I had about ten days of this blissful state. And then, yesterday, I heard about the “ten percent increase for cholesteatoma.” J’s ENT also conclusively diagnosed J with a perforation in his right ear drum yesterday. And so today, it’s back to working my Al-anon program.
God grant me the serenity to accept the things I cannot change; the courage to change the things I can; and the wisdom to know the difference.
CT scan scheduled for January 15, 2014. And I am so worried about radiation exposure too.
In the meantime, I am hoping to relish this holiday season. E is already home from his first semester of college and got all A’s. H is coming home in 3 days. I am so excited for us all to be together and to cook for my family and to have us all under one roof. To me, there is no greater joy than having all of my kid’s together. I do not intend to “miss” this time by shouldering the heavy sack of ear worry that I’ve been carrying over the past 19 months.
God, you know J’s every need. You love J more than I ever could. You know far more about his ears and what he needs. I put his hearing, his ears, his health into your hands. I lay my burden down. I trust in you. If this is the proverbial thorn in my side (and I think it is), you’ve told me that the only remedy is grace. ‘Let my grace be sufficient for you; for J.”
Enough. There is always enough grace for ANY situation.
E and J eating at my favorite restaurant (given I am gluten free–and I suppose I need to begin to tell you all about my health journey this past year) before J’s ENT appointment. E held J on his lap while ENT cleaned out J’s ear under microscope. Such a loving big brother.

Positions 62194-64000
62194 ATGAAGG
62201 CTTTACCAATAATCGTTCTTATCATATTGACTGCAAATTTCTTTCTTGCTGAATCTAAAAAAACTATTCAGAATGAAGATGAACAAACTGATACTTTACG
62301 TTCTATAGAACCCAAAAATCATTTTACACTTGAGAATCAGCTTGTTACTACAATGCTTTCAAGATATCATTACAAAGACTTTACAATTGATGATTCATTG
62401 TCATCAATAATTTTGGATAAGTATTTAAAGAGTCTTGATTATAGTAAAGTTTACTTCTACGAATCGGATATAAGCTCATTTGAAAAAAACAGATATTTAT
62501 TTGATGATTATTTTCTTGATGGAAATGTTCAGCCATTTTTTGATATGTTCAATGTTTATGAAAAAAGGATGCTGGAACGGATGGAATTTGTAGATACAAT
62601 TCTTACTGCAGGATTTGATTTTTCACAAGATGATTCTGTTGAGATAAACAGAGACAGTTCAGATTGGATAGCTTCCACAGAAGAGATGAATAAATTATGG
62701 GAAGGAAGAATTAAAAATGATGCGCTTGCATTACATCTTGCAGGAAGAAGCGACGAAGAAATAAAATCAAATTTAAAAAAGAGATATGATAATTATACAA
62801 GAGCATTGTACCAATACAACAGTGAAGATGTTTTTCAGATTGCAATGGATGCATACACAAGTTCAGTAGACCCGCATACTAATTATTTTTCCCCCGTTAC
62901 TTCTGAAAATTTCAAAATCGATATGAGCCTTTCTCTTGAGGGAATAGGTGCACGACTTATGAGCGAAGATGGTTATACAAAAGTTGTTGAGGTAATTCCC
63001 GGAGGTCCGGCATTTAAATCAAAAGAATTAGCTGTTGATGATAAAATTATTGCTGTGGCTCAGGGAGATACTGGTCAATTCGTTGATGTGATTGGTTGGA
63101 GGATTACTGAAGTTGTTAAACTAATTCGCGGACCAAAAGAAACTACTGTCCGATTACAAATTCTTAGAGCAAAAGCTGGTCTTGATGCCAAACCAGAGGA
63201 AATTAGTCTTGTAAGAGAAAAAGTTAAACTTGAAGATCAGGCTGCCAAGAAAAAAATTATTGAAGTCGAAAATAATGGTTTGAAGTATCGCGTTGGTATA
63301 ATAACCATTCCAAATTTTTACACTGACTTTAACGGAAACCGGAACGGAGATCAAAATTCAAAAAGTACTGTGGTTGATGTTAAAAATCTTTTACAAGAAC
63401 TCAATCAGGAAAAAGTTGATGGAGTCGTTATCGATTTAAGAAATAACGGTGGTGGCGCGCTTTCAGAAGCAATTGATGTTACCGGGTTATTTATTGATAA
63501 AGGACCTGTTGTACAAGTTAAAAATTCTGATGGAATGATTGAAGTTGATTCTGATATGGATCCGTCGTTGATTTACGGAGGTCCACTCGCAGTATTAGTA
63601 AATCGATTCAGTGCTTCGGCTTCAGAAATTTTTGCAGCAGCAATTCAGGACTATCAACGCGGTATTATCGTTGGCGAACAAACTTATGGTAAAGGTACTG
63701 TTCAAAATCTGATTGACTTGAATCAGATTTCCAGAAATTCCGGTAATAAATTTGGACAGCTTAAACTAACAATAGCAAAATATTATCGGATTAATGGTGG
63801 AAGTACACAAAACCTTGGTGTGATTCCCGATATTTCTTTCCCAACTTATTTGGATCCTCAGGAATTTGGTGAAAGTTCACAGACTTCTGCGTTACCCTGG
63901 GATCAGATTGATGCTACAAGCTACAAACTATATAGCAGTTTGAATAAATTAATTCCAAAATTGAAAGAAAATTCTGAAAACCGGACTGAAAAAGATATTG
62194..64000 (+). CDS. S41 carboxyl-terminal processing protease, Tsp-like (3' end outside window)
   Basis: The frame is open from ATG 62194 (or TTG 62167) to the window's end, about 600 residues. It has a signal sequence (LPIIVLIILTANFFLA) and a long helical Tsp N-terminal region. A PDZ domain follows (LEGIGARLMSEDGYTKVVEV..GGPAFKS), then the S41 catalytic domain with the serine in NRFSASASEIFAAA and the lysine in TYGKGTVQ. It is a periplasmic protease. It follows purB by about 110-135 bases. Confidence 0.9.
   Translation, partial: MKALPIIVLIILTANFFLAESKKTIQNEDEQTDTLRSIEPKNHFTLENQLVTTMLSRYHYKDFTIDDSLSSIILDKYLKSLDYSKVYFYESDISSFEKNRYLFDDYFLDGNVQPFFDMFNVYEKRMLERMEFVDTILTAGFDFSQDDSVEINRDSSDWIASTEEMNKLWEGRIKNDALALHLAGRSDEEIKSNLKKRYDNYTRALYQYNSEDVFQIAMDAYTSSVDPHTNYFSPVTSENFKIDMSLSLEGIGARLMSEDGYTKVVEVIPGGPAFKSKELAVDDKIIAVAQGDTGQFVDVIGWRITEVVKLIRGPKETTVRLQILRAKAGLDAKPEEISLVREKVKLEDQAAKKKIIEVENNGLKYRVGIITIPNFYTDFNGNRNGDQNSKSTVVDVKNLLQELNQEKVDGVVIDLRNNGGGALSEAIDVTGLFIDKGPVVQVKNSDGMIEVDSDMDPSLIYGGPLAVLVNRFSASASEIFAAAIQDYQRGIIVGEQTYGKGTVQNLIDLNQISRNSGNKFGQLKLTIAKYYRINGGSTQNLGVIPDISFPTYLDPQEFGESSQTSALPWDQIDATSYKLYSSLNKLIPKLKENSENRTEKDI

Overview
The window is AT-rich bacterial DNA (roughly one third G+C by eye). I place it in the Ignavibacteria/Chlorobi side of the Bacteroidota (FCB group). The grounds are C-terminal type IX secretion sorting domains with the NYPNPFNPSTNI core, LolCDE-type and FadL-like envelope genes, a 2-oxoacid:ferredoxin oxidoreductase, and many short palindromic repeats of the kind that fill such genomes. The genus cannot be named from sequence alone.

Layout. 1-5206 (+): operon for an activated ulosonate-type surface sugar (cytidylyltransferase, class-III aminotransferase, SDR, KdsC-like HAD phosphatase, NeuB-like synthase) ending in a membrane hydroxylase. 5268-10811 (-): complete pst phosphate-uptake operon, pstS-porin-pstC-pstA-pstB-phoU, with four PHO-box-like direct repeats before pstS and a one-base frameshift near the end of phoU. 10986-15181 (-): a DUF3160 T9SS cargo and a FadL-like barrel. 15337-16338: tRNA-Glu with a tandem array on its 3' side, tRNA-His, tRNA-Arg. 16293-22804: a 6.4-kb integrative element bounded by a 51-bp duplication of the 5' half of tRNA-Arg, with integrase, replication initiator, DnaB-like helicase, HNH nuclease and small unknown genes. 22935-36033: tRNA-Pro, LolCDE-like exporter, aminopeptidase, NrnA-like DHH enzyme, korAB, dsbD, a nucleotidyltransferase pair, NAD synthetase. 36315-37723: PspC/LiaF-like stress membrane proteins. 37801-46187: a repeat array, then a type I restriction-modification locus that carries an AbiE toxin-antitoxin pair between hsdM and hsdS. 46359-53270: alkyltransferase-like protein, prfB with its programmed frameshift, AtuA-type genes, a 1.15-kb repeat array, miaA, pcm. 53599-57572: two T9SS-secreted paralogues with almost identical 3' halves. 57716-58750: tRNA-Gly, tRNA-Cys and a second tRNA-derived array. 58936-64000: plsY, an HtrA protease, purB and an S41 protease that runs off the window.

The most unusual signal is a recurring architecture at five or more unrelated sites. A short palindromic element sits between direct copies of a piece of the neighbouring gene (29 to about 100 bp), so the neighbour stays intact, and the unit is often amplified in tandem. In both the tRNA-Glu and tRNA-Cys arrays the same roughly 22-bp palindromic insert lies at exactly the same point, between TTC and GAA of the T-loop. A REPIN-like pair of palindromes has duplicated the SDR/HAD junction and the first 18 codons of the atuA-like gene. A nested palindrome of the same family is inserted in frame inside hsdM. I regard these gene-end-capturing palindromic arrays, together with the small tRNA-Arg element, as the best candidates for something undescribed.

We can only be said to be alive in those moments when our hearts are conscious of our treasures.
Open your heart wide,
see how it floats.
See how all this life
we pretend to be
tethered to those
we so love and even
so, be fierce in this love;
bright colors smelling
of blue and red
as it flows
freely towards this
sweet blond boy.
Tonight I see
every single line
of an American
flag, blowing in
the wind of the
as if in slow motion.
Hour after hour of car-
Breathing in heaps of
yellow two-year-old hair.
Any tethers merely
And cold winds will come.
I can even wrap him in
my woolen blanket arms,
as he comes in from the cold.
As he comes in once or twice
before he is back on his way;
strapping on his very journey,
his own “wild and precious life,”*
his own “I am.”
*thanks Mary Oliver for one of the most endearing and ever appropriate lines of American poetry